I have tossed and turned as I came to the realization that I have no legitimate way to defend Rougned Odor being a starter on this team.
I defended him all of last year. It was a year the Rangers were not contenders.

In my opinion, they needed to see if he was really as horrible as his numbers or just going through a down year. There was talk all through the season about he was not listening to the hitting coaches and being stubborn. In the last month of the season, he admitted as much and started to do what was asked.

This lead to what most hoped was him finally getting things straightened out. All of this was because of the way he had played early in his career. In 2015 and 2016 he put up numbers that most teams would be thrilled with from a second baseman.

It was 2017 that apparently the real Rougie showed up. He hit a career-low .204 with 30 HRs. It seemed he either hit a HR or did little else.  He also struck out a career-high 162 times. Most were wondering if this was a fluke. Every major leaguer has a down year. This was particularly bad, but was it real? In 2018 he rebounded. He hit .253 with 18 HR’s and raised his OPS back up over .750. Then 2019 arrived. He again hit 30 HR’s, but his average was back down to .205 and he had NEW career-high, as he struck out 178 times.

Coming into 2020 I think everyone knew his leash would be the shortest it has been in his career. The Rangers had other options to play second base in Danny Santana and Nick Solak. The only thing that made Odor the starter heading into spring training, was his salary.

He is owed $12 million in 2021 and 2022 in what is turning out to be one of the worst contract extensions in Rangers’ history.

It’s easy to see why JD locked him up. He was coming off his best year in 2016 after a good 2015. The $49 million seemed cheap, even if he didn’t put up those same numbers every year. But he is much worse than those numbers. It is easy to see when a player goes into a slump. They roll over balls, hit right at someone, or seem to have timing issues.

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The truth about Odor may be worse. He may just not be very good.

Even in the 2015 and 2016 years I personally thought his swing looked off. He was showing power and getting a lot of hits. But he seemed to have some luck. When I say that, I mean he would somehow hit bad pitches that found holes. The key was that he was swinging at bad pitches.

Eventually, you get what those in baseball call a book. Teams that scout you start to figure out that you swing at bad pitches or are a sucker for a certain pitch.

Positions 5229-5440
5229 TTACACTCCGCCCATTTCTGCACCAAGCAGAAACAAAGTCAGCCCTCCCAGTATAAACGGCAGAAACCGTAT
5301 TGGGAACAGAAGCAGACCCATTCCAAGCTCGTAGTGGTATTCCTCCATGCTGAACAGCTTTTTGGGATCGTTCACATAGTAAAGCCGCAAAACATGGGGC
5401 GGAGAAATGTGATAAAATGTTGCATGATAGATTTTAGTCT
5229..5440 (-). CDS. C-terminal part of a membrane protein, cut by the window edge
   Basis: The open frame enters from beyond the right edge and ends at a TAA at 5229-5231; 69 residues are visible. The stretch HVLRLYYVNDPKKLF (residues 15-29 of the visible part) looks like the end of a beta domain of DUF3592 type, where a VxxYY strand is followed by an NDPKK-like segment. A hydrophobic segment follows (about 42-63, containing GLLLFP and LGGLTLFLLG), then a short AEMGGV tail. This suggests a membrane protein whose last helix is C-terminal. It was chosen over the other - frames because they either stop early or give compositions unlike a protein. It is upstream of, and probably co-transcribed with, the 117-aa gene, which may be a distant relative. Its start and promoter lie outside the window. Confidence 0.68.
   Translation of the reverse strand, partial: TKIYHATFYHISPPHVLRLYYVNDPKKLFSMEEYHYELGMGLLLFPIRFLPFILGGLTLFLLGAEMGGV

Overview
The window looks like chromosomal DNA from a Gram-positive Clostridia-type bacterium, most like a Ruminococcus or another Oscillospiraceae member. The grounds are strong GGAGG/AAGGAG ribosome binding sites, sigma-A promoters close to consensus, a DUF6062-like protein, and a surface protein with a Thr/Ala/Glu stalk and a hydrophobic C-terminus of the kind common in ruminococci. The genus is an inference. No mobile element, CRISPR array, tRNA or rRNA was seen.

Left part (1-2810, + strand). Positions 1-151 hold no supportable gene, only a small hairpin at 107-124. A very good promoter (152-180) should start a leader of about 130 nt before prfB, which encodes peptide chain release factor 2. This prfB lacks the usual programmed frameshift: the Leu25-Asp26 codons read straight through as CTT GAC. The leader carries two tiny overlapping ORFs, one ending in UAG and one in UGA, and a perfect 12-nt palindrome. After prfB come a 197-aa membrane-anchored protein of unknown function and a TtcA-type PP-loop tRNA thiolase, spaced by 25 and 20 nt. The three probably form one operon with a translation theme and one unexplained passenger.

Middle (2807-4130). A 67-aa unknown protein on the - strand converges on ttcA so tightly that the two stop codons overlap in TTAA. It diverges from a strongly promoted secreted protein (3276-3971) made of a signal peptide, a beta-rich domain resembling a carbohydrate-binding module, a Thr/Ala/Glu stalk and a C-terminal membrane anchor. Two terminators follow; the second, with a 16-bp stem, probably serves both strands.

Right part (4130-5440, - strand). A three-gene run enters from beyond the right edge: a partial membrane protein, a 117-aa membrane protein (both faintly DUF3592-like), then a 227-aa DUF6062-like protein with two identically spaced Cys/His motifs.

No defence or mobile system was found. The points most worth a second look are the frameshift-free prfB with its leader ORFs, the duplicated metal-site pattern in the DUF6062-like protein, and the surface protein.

All of that compounded by a guy who is stubborn cause what we see now.

It is hard to convince someone to change something that has worked before. When Chris Woodward and his staff came in, the plan was to work pitch selection and patience. Learn your hot zone and try to work pitchers into your hot zone. Odor was a free swinger with a big leg kick, who found the barrel. Woodward’s plan worked for Gallo who upped his OBP and OPS by drawing more walks and forcing pitchers to come over the plate.

Although Gallo is in a slump right now, he has a very good fluid swing. He is working the system in place and has glimpses of getting out of his funk. More than anything, he is a threat to change the score with one swing. Odor thinks he is. So this is why I this called, “Odor ain’t going anywhere“?

My lizard brain started to consider the options with Odor going forward. I tried to figure trades, DFA’s, demotions, etc.


I came to the very unpopular conclusion of one thing. I don’t see Odor leaving this team.

The best Ranger fans who don’t like Odor can hope for is that he is benched. Here is why.


Trade

Odor is owed $24 million over the next two years. For the Rangers to trade him would require them to eat almost all of his contract. That’s if he performs well enough for any team to part with a fringe prospect to make the deal happen.

Would you trade someone for Rougned Odor at a league minimum?

JD would draw more contempt than he already does if he traded for him and gave away someone like Montero, Hernandez, or Palumbo after their first year as a pro. You lose a big-league arm for a second baseman who’s most memorable play was that he cold-cocked Jose Bautista.

DFA

Why would you just concede $24 million to another team? Say you DFA him and he becomes a player halfway between his awfulness and the guy from 2015 & 2016? The Rangers are still on the hook for his $24 million. Isn’t it better to just bench him? He is still good defensively. He can be a late-inning defensive replacement or a left-hand bat off the bench. He could also pinch-hit late in games and remain under Texas control.

Limited opportunities could draw a team into a situation where they part with a prospect or include him in a package for someone else. Maybe a deal like the Rangers made for Jason Bahr.

The Rangers took on Austin Jackson’s contract to get Jason Bahr and then DFA’d Jackson. Odor might be a candidate for that in 2021 or 2022.  My point is that he is owed too much money to just let him go. (Unless there is a legit dude to take his place like Maximo Acosta or Anderson Tejeda) But that’s at least another year or two away.


This adds up to the one conclusion that is keeping me away at night.
Rougned Odor isn’t going anywhere, so we better get used to that (at least not in 2020).

Featured Image: Sean M. Haffey/Getty Images
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